Locke rides about four or five times a week in flatwork and jumping lessons and on his own. He also volunteers helping new riders and with Little Bits. Plus, he’s one of only two men (Ivan being the other) on the musical ride team.
Riding also provides Locke with an important outlet. His wife Jill, diagnosed with Parkinson’s in 2014, is struggling with the disease and Locke is responsible for much of her care. Although hesitant to say it, for fear of sounding selfish, Locke calls the barn a “respite.” He said, “It gives me an hour, an hour and a half. I focus on what’s at hand and that’s me and the horse.”
Unlike his compatriots, Stephen, 65, never yearned for equine involvement. Nevertheless, with wife Jennifer and daughter Katherine both avid equestrians, he spent many years watching lessons and being a horse-show dad – picking up poop, hauling tack boxes, etc. “Or I’d be sent off to Tim Hortons or Subway to get lunch,” he laughed. “Honestly, I was, I won’t say afraid, but I was very, very uncomfortable around horses because they’re such big animals and I wasn’t familiar with them at all. I had zero comfort or experience other than kind of vicariously through my wife and daughter.”
Having retired from his full-time provincial government, middle-management job in 2010, Stephen wanted to try a new activity.
Enter the Whitemud sign again. “And this is going to sound hokey, I was literally driving by Whitemud Equine Centre one day and they had a sign out saying daytime – which was key for me – daytime adult learn-to-ride. And I thought, well that’s a sign, figuratively and literally, that maybe I should try it.”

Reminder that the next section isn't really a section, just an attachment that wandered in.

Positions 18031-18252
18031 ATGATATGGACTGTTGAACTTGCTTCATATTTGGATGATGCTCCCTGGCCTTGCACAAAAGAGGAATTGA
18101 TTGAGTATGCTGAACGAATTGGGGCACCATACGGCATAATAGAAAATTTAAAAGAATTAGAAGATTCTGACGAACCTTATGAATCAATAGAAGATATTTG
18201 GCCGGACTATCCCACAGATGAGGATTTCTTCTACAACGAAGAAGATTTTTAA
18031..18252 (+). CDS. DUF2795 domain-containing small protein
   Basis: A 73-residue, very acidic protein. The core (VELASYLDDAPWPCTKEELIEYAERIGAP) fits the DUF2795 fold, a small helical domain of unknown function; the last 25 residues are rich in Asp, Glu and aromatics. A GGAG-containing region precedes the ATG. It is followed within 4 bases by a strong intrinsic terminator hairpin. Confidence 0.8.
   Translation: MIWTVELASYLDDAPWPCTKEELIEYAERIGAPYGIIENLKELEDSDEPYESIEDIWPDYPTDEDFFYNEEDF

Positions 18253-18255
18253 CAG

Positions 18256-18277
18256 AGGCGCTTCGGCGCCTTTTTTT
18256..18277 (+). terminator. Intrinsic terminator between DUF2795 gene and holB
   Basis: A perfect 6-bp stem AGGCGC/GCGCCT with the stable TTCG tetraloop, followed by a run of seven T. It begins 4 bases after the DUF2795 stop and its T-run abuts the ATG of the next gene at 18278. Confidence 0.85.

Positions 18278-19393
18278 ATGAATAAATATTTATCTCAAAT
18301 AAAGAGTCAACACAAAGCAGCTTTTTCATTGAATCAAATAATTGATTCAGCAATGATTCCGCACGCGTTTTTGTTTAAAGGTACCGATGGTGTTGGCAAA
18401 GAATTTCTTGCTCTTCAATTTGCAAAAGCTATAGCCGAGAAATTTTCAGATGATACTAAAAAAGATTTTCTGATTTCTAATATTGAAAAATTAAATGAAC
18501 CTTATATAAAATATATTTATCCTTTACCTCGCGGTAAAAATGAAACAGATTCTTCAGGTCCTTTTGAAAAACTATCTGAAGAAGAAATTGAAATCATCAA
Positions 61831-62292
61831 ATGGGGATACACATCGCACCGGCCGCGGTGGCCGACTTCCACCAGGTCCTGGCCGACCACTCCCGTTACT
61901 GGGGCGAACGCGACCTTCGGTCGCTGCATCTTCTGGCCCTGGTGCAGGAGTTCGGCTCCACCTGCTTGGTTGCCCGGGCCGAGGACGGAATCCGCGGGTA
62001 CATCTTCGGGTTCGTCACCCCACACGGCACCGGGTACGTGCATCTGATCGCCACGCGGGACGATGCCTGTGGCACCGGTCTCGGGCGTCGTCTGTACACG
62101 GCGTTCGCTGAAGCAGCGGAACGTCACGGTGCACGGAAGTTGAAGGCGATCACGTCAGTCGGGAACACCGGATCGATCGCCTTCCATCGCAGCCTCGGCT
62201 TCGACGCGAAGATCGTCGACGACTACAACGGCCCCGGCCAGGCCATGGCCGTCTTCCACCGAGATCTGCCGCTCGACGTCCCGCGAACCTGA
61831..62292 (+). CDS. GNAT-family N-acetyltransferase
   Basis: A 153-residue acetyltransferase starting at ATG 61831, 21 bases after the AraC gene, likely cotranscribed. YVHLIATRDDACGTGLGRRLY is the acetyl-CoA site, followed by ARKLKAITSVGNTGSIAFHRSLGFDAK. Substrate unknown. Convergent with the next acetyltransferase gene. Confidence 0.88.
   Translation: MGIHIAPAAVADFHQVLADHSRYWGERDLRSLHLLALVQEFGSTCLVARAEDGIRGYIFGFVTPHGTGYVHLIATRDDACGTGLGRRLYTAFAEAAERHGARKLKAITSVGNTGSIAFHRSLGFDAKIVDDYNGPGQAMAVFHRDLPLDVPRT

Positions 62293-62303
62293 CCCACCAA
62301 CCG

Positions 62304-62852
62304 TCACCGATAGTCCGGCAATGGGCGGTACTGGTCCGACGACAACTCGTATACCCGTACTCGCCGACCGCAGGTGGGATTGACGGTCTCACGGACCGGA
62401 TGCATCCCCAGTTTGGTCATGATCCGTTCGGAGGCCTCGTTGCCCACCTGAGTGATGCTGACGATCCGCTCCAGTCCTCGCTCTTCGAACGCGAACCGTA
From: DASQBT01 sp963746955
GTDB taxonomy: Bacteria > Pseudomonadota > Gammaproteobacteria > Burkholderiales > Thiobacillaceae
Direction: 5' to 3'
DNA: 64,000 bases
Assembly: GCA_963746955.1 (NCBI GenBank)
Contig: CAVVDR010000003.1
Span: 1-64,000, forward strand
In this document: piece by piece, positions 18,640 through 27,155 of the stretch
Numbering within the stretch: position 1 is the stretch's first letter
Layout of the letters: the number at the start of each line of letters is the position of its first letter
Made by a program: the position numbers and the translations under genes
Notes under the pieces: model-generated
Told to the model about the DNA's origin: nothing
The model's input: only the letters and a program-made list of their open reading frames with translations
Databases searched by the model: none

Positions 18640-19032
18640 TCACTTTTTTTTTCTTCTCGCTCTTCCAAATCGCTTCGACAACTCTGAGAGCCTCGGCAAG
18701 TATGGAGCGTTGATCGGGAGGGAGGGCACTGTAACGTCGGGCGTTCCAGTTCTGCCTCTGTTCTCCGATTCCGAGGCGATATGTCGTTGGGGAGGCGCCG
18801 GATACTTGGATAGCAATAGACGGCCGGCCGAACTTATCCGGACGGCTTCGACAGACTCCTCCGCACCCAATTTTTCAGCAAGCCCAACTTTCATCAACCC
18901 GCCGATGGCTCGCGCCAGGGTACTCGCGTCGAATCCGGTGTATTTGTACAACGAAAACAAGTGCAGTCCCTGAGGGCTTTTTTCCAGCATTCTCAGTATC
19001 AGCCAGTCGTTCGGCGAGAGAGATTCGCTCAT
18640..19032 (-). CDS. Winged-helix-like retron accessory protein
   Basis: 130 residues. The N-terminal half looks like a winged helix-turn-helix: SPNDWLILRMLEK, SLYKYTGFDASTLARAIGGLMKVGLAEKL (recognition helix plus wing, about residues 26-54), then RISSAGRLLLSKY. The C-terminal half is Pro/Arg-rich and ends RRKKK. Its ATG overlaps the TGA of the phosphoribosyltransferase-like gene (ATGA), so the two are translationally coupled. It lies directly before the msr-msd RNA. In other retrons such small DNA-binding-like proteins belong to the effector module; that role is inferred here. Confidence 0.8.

He’s ridden off and on ever since. “There’s no way you could say I have a passion for it, but I do enjoy it,” said Stephen, once a team sport kind of guy who now does yoga two or three times a week in addition to a lesson.
“I’ve come to like horses, become comfortable around them,” said Stephen, who usually has one lesson and a hack each week. While he enjoys the barn’s social atmosphere at Whitemud, Stephen admits he really enjoys riding solo. “Just being in the saddle, tooling around and practicing some of the things I’ve worked on in my lessons. It’s just so pleasurable.”
A Risky Proposition
But aren’t the late-blooming equestrians worried about getting hurt? The physical and mental benefits outweigh most risks, they say.
“I mean, I don’t bounce like I did when I was 40,” said Locke, a self-described speed lover who jumps up to two-feet high and has fallen off four times. “But I’m not concerned about it.” Calling the horse’s motion therapeutic, he said riding has eased arthritis in his lower back.
“I’m probably in the best physical shape I’ve been in since I was in my 40s,” he added. “It’s a pretty damn good cardio workout every time you get on the back of a horse.
“I don’t think you’re ever too old. It’s a wonderful pastime for someone who wants to stay physical.”
More than likely it’s connecting with the horses that compels the men most of all. As Whitemud is a busy lesson barn, they don’t necessarily always get to ride their favourites. If given the choice, Stephen takes Zena, a chestnut Warmblood that was donated to the program by the private barn where his wife rides. Locke enjoys Remy, a large 25-year-old grey Percheron-Thoroughbred cross and Max, a Thoroughbred with “attitude,” is at the top of Ivan’s list.
“There’s an emotional, psychological union that you can’t get with a piece of machinery, whether it’s a bicycle, a car or inline skates, skis. Those are inanimate things. There’s just something about these animals that’s extraordinary,” said Ivan.
The men encourage anyone who is interested in riding to get involved, no matter what their age.
Stephen gives Whitemud credit for “meeting the needs of people who otherwise might never try riding.” The centre did a good job bringing together the Three Amigos. Although disbanded, the trio still shares a strong bond, says Locke. “We may not ride that often together, but we certainly enjoy one another’s company. And it’s kind of neat to have had three guys riding together.”
“We may not ride that often together, but we certainly enjoy one another’s company. And it’s kind of neat to have had three guys riding together.”